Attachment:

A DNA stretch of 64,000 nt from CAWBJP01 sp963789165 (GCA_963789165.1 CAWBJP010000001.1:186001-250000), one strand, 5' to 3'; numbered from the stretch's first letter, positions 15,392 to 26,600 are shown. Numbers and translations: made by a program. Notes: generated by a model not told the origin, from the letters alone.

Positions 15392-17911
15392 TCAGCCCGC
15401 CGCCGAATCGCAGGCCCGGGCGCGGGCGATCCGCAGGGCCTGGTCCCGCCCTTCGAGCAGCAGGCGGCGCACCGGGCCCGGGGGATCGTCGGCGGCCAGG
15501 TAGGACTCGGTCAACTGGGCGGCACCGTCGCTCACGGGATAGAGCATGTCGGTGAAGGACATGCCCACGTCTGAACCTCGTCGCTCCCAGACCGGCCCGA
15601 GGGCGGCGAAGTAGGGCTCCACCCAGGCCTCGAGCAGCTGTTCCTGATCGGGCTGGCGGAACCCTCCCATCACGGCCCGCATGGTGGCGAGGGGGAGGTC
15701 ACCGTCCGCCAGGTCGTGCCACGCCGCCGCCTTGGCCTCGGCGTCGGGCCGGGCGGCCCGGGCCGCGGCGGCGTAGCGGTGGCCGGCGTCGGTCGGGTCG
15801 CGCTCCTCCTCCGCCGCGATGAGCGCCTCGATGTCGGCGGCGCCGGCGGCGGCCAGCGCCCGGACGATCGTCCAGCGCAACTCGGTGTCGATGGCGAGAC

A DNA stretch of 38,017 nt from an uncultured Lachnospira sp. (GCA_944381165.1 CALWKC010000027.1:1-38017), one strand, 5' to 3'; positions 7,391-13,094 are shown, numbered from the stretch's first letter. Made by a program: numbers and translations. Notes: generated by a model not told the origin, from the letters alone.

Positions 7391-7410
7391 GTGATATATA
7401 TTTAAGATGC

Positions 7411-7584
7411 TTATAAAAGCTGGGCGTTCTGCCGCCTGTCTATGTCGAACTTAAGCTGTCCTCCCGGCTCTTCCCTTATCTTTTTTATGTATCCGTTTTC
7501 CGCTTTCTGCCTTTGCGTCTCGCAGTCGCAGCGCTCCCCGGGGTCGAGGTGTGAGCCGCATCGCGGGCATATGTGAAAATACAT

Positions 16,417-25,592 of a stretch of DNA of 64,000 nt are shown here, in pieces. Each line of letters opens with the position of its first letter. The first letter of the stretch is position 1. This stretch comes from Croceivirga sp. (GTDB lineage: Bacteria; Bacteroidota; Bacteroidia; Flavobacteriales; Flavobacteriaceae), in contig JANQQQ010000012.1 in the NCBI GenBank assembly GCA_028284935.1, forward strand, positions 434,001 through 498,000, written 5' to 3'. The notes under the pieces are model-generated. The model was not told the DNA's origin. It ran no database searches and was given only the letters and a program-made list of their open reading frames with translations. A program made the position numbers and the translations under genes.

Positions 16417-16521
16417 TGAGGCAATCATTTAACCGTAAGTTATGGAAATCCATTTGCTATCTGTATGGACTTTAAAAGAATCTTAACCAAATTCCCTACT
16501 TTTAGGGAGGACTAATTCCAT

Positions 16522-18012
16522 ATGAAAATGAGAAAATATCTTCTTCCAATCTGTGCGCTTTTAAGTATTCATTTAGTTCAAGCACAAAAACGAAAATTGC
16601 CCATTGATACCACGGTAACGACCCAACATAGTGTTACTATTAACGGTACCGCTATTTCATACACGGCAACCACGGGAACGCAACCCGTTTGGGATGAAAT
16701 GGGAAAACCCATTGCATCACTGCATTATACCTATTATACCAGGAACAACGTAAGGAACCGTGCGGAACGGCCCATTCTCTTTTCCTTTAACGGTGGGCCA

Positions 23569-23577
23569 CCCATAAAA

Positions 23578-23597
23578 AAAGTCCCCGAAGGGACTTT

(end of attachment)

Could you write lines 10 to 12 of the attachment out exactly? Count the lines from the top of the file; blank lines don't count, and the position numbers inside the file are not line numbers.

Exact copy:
Positions 7391-7410
7391 GTGATATATA
7401 TTTAAGATGC